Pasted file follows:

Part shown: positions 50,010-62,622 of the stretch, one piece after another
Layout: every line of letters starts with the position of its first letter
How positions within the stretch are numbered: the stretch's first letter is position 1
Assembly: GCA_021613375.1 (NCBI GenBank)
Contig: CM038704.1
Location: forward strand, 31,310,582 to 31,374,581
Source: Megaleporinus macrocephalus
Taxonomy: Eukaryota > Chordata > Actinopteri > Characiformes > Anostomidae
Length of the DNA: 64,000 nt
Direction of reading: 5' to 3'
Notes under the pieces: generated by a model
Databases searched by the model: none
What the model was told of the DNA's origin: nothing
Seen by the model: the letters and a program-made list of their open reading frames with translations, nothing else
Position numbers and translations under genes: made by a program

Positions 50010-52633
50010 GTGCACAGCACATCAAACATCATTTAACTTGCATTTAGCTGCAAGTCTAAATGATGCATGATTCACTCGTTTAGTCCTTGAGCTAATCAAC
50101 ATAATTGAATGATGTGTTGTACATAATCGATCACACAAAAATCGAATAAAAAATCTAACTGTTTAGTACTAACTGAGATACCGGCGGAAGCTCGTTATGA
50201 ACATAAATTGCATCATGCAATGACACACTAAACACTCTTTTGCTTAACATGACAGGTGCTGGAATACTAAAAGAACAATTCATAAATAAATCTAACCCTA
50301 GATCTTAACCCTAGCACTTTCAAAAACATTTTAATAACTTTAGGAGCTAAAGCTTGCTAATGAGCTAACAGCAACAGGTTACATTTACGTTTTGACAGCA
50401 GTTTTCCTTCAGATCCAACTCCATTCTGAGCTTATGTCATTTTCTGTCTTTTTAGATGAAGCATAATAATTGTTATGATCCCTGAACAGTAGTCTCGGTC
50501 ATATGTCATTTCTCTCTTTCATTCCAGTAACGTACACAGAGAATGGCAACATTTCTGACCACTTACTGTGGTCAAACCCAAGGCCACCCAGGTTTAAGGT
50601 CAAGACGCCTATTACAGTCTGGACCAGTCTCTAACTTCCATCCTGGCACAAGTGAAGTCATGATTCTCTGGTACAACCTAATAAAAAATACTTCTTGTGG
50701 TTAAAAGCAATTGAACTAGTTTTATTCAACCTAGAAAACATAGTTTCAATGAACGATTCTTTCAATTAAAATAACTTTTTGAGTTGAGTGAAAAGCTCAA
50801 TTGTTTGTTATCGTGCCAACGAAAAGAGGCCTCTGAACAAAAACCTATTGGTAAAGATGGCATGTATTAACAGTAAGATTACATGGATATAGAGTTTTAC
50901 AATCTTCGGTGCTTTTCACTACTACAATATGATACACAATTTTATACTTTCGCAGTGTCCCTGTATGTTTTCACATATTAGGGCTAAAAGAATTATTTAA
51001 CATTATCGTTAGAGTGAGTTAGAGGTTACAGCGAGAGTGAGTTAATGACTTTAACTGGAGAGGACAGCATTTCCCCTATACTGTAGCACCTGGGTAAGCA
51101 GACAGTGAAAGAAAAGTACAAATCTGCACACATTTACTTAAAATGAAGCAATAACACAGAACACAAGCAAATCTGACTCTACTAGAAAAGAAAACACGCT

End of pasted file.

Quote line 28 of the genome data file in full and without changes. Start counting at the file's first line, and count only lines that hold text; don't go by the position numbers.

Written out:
51101 GACAGTGAAAGAAAAGTACAAATCTGCACACATTTACTTAAAATGAAGCAATAACACAGAACACAAGCAAATCTGACTCTACTAGAAAAGAAAACACGCT